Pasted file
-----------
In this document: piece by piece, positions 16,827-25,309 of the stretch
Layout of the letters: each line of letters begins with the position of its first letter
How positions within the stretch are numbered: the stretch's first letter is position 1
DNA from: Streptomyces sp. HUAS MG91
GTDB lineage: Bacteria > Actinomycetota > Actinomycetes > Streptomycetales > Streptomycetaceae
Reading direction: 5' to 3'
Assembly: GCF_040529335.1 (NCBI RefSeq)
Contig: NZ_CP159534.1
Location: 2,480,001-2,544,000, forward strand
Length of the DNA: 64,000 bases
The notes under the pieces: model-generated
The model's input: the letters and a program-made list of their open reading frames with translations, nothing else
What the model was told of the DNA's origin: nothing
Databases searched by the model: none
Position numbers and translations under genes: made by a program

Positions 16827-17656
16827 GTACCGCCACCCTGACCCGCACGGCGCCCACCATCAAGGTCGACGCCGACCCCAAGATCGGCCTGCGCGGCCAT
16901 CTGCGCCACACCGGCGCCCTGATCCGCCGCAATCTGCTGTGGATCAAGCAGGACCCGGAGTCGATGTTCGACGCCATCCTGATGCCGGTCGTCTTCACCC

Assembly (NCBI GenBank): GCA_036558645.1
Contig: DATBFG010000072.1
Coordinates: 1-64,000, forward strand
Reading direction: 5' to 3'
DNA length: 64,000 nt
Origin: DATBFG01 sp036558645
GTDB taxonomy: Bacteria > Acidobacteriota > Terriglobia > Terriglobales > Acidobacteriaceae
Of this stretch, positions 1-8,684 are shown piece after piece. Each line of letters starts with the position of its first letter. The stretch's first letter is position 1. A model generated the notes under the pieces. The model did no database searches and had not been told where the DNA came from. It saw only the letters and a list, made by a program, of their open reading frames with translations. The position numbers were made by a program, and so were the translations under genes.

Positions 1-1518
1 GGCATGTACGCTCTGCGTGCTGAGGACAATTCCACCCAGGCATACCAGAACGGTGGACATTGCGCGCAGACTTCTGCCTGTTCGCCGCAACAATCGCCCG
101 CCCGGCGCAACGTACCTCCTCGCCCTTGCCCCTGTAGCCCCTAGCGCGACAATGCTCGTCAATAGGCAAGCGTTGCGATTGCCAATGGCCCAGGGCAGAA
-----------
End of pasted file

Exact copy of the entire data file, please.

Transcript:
In this document: piece by piece, positions 16,827-25,309 of the stretch
Layout of the letters: each line of letters begins with the position of its first letter
How positions within the stretch are numbered: the stretch's first letter is position 1
DNA from: Streptomyces sp. HUAS MG91
GTDB lineage: Bacteria > Actinomycetota > Actinomycetes > Streptomycetales > Streptomycetaceae
Reading direction: 5' to 3'
Assembly: GCF_040529335.1 (NCBI RefSeq)
Contig: NZ_CP159534.1
Location: 2,480,001-2,544,000, forward strand
Length of the DNA: 64,000 bases
The notes under the pieces: model-generated
The model's input: the letters and a program-made list of their open reading frames with translations, nothing else
What the model was told of the DNA's origin: nothing
Databases searched by the model: none
Position numbers and translations under genes: made by a program

Positions 16827-17656
16827 GTACCGCCACCCTGACCCGCACGGCGCCCACCATCAAGGTCGACGCCGACCCCAAGATCGGCCTGCGCGGCCAT
16901 CTGCGCCACACCGGCGCCCTGATCCGCCGCAATCTGCTGTGGATCAAGCAGGACCCGGAGTCGATGTTCGACGCCATCCTGATGCCGGTCGTCTTCACCC

Assembly (NCBI GenBank): GCA_036558645.1
Contig: DATBFG010000072.1
Coordinates: 1-64,000, forward strand
Reading direction: 5' to 3'
DNA length: 64,000 nt
Origin: DATBFG01 sp036558645
GTDB taxonomy: Bacteria > Acidobacteriota > Terriglobia > Terriglobales > Acidobacteriaceae
Of this stretch, positions 1-8,684 are shown piece after piece. Each line of letters starts with the position of its first letter. The stretch's first letter is position 1. A model generated the notes under the pieces. The model did no database searches and had not been told where the DNA came from. It saw only the letters and a list, made by a program, of their open reading frames with translations. The position numbers were made by a program, and so were the translations under genes.

Positions 1-1518
1 GGCATGTACGCTCTGCGTGCTGAGGACAATTCCACCCAGGCATACCAGAACGGTGGACATTGCGCGCAGACTTCTGCCTGTTCGCCGCAACAATCGCCCG
101 CCCGGCGCAACGTACCTCCTCGCCCTTGCCCCTGTAGCCCCTAGCGCGACAATGCTCGTCAATAGGCAAGCGTTGCGATTGCCAATGGCCCAGGGCAGAA